CM . . .
. Volume XII Number 8 . . . . December 9, 2005
The Crazy Man is set in rural Saskatchewan in the 1960s. Porter has painted a believable portrait of a rural farming community. There are many kind people, such as Emaline's friend Mei and her teacher Miss Tollofsen, who help Emaline through her emotional recovery. There are also less idealized characters in the book with marked biases towards immigrants, like Mei and her family, and the mentally disabled, such as Angus. The Crazy Man is about acceptance on every level, acceptance of others, acceptance of one's circumstances, and the acceptance of oneself.
The story is told in a collection of free verse passages from the perspective of Emaline. Porter made an excellent choice to write the novel in free verse. The concise format of the verse novel is easy to read and allows for maximum clarity. Verse novels are more similar to first person confessional novels than they are to poetry. Porter's style is fluid and realistic. Her verse is not heavy with poetic devices that might confuse a young reader. The novel reads like an interior monologue rather than a collection of poems. Emaline's voice jumps off the page and into the heart of the reader.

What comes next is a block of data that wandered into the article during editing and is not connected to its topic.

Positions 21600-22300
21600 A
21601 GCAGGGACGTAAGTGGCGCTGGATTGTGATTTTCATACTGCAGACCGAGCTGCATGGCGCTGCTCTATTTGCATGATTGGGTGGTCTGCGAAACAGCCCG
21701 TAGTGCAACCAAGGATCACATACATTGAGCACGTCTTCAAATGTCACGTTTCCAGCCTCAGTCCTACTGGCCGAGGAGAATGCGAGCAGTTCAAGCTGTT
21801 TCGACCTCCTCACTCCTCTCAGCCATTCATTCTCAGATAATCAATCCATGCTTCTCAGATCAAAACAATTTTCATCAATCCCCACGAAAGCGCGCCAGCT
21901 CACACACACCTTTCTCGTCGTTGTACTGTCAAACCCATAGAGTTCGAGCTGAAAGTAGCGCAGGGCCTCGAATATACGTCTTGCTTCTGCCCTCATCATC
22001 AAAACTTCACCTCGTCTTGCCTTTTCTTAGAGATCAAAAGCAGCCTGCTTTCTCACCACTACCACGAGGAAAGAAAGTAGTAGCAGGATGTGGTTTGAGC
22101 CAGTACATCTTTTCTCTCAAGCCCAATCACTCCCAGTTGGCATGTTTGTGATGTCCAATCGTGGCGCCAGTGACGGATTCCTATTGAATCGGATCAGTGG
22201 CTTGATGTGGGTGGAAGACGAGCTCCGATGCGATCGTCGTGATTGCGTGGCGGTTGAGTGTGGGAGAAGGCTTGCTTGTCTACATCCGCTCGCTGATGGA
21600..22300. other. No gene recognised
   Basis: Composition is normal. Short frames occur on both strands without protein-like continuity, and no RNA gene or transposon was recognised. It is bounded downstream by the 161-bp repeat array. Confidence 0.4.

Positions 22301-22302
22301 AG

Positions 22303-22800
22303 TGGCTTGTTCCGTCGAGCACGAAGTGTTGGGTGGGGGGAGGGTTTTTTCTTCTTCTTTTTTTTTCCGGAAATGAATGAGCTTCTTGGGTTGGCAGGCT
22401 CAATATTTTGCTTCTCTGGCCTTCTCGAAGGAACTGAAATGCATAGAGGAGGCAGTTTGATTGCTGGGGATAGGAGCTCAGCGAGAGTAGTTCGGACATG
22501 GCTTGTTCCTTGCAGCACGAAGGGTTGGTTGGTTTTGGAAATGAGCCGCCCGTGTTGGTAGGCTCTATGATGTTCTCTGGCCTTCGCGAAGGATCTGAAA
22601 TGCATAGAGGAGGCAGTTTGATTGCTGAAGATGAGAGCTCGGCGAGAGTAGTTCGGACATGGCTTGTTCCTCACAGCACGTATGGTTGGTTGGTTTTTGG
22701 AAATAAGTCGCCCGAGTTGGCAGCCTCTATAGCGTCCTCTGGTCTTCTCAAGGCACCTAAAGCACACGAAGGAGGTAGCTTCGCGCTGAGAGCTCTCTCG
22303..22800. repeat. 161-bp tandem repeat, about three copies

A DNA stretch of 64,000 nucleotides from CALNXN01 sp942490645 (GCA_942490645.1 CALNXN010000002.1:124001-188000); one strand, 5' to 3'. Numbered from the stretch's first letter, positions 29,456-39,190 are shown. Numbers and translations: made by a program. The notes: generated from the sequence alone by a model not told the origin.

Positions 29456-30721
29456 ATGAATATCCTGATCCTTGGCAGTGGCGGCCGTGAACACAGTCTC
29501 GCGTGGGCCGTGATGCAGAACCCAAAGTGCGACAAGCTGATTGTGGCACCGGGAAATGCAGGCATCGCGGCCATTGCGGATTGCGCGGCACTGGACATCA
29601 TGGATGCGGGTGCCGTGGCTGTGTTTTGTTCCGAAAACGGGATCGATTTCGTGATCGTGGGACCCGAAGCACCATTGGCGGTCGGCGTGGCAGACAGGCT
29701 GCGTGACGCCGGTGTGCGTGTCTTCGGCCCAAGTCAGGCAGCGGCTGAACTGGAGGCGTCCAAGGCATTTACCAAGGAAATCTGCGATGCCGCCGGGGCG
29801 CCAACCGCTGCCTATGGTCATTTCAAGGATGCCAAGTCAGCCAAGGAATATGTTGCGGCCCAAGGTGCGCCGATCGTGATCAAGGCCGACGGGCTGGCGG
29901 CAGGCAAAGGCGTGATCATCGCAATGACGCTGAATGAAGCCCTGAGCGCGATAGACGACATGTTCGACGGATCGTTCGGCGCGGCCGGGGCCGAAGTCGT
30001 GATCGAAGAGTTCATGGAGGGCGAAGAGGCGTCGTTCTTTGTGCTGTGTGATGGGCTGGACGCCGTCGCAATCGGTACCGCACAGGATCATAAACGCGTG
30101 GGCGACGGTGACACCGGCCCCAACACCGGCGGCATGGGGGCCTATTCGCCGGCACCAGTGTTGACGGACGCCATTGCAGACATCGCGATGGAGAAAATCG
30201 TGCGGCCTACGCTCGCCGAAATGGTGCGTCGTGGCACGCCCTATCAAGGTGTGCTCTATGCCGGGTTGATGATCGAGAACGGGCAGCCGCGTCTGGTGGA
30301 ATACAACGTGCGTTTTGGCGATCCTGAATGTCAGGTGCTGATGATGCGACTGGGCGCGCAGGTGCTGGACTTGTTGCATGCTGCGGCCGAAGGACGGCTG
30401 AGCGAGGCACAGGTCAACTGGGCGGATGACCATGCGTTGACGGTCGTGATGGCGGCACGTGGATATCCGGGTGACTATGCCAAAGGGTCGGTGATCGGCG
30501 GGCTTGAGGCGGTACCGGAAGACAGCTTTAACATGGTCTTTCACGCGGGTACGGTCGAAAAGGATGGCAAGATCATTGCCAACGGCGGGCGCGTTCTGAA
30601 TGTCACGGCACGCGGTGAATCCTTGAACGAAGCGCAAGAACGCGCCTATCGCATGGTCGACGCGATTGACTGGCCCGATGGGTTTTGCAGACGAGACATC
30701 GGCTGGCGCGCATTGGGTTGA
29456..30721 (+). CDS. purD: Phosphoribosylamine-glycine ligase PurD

The Crazy Man is deceptively simple. Porter explores large issues such as prejudice, fear, and disability with grace and honesty. The novel has beautiful, shining moments of hope. It is a must read for fans of verse novels, and its clarity makes it an excellent book to use in order to introduce children to the genre of verse novels. It bears similarities to Karen Hesse's 1998 Newbery Award winning novel, Out of the Dust. The Crazy Man has been nominated for the Governor-General's Literary Award.
Vikki VanSickle is a student in the Master of Arts in Children's Literature at the University of British Columbia. Originally from Woodstock, ON, she is now residing in Vancouver, BC.
[Editor’s note: The Crazy Man was the winner of the 2005 Governor General's Literary Award in the category of children's literature (English text).]
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Copyright © the Manitoba Library Association. Reproduction for personal use is permitted only if this copyright notice is maintained. Any other reproduction is prohibited without permission.